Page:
Commodities

Impact of pandemic stretches into the rubber market

VT Chandrasekharan | Updated on November 11, 2020 Published on November 11, 2020

Thecoronavirus pandemic has had a far-reaching impact on businesses around the world and consequentially amongst the rubber industries as well. Almost, all sectors across the globe reported decline in demand as containment measures came into effect limiting economic activities and impacting livelihoods. In India, as elsewhere, the domestic rubber industry was hit hard by the onset of the pandemic.

Rubber product manufacturing is a labour-intensive industry and has nearly 6,000 MSMEs that collectively employ around 6 lakh people directly. Further 7 lakh people are employed indirectly. Consumption of natural rubber is dominated by the automotive sector which accounts for nearly 60 per cent of all sales. Besides the automotive sector, mining, medical, aerospace, agriculture, construction, machinery, engineering and electrical appliance manufacturing industries are major drivers of the domestic rubber industry. In 2019-20, India’s rubber products exports stood at $3,193.97 million. With the onset of the Covid-19, these numbers will change significantly for the current fiscal year.

Covid-19 impacted the rubber industry in multiple ways. On one hand, there was a supply disruption of raw materials. On the other hand, a delay in farming operations and latex collection further compounded the issue. Due to disruption of global economic activities and restrictions on imports, crucial inputs such as carbon black and rubber chemicals were in short supply. The delay in farming activities also led to liquidity and working capital issues for a sector dominated by MSMEs which do not necessarily have robust business continuity plans. They depend on regular cash flows to meet working capital requirements and pay salaries. Volatility in global markets further weakened the industry prospective.

Rising over, again

If the last six months were a great learning period, three things need to be done to boost business in the post coronavirus world. For a start, we need to sort out supply chain issues by assessing the robustness and forming plans to ensure uninterrupted operations in times of crisis. Inventory needs to be managed while production plans may need to be re-evaluated as per market conditions. Organisations can also look at alternative sources of raw materials (both domestic and imported) while evaluating newer markets for export. Trade benefits, concessions and restrictions for different countries should be carefully evaluated. At home, companies should look at the best ways to save on taxes.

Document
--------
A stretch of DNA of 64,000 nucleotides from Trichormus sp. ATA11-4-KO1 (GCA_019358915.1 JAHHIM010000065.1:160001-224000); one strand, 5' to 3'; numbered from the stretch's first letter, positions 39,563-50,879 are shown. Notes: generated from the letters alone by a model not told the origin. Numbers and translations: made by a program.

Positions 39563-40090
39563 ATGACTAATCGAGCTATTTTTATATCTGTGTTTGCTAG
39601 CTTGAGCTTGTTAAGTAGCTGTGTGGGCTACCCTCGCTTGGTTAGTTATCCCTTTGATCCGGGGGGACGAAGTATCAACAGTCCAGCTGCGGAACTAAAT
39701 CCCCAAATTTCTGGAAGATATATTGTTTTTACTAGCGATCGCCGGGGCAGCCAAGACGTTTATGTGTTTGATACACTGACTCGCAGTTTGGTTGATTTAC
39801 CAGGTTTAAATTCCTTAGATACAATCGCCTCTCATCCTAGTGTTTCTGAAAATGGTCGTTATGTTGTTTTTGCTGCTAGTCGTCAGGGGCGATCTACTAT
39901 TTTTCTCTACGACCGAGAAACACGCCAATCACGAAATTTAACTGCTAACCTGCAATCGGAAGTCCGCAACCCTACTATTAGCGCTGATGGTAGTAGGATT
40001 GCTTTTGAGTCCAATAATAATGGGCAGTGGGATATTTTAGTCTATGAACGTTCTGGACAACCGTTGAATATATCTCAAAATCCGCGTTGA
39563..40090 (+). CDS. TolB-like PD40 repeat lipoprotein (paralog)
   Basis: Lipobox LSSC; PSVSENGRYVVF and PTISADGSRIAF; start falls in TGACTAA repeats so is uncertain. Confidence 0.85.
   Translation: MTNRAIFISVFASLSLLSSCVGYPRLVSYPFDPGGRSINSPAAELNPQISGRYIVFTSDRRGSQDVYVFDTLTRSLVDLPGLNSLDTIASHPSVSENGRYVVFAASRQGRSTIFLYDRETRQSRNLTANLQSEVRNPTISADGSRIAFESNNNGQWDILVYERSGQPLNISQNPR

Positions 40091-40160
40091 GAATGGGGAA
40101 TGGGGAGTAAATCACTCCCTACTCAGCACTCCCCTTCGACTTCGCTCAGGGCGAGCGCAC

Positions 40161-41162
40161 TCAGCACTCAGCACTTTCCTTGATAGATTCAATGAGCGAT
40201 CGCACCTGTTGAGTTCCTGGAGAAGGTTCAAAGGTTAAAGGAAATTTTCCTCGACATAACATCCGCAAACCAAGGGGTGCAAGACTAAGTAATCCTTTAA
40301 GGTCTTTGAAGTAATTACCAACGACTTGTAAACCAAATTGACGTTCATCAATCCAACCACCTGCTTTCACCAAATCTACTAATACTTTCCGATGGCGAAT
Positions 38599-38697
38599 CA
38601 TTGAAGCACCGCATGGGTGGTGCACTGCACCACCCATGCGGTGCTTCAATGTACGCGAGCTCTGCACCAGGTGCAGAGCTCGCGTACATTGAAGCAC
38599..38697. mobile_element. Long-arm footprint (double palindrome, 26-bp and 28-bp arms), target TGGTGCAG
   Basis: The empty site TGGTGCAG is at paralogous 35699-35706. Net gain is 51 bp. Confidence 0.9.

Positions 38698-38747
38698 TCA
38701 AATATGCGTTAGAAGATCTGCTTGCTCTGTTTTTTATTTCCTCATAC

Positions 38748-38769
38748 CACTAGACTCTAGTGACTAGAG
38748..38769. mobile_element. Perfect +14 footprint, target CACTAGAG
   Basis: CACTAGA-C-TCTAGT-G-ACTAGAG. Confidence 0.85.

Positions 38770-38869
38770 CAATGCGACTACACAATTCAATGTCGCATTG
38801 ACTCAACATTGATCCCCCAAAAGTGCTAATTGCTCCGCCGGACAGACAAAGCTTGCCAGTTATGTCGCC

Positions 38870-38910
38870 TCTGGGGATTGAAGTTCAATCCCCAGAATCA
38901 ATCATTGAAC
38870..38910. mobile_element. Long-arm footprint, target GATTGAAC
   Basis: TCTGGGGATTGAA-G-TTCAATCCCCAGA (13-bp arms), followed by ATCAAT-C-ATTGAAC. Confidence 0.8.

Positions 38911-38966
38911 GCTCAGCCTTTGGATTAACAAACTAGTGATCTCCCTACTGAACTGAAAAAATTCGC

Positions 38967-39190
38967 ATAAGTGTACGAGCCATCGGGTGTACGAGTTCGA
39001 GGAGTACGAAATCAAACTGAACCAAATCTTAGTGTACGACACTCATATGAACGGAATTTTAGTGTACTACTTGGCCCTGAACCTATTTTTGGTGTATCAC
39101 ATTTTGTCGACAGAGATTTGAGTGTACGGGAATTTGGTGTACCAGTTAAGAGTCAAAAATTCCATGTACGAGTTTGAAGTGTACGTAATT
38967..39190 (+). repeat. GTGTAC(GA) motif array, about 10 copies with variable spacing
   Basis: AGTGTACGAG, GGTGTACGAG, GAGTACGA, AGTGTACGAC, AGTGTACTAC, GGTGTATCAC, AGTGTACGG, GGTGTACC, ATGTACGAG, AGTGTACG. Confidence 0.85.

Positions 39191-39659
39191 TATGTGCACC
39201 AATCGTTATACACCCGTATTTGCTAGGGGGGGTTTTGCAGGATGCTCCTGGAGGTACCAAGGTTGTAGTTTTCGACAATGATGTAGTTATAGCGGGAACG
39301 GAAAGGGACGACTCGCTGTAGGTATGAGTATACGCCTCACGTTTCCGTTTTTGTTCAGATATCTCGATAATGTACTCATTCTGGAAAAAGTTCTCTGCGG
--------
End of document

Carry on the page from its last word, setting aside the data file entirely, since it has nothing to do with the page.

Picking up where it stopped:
The second lesson was the need for liquidity management. A careful evaluation of the liquidity position coupled with planning and prioritisation of expenditures and loans is critical. An effective risk forecasting approach is the need of the hour. The moratorium on loans announced by the RBI ends soon – organizations should carefully look at managing their loan servicing obligations and work towards at least reaching the pre-COVID production capabilities. Lastly, the existing workforces need to be marshalled well. Proper planning in workforce deployment, reworking of worker compensation and benefits coupled with effective management of Covid positive cases within the organisation are to be critically examined and redeployed to counter the changed business environment.

Additionally, certain resolutions can be looked at, including removal of Customs duty on import of natural rubber, anti-dumping duties on synthetic rubber, carbon black, rubber chemicals & other key inputs. The government can set up Development Finance Institutions and incentivise wholly-owned subsidiaries of Indian units which are established abroad by funding their stocks, provide interest-free loans and tax holidays. The government can also consider extending a grant of 20 per cent in lieu of the income tax paid over the last 5 years as to MSMEs. Given the changing international trade scenario, a lot of international companies are looking at India as the new manufacturing base. Lower interest rates on capital loans towards new capex during this period will help the industry take bolder decisions and invest in future capacity building.

The writer is President, All India Rubber Industries Association (AIRIA). Views are personal.

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Published on November 11, 2020
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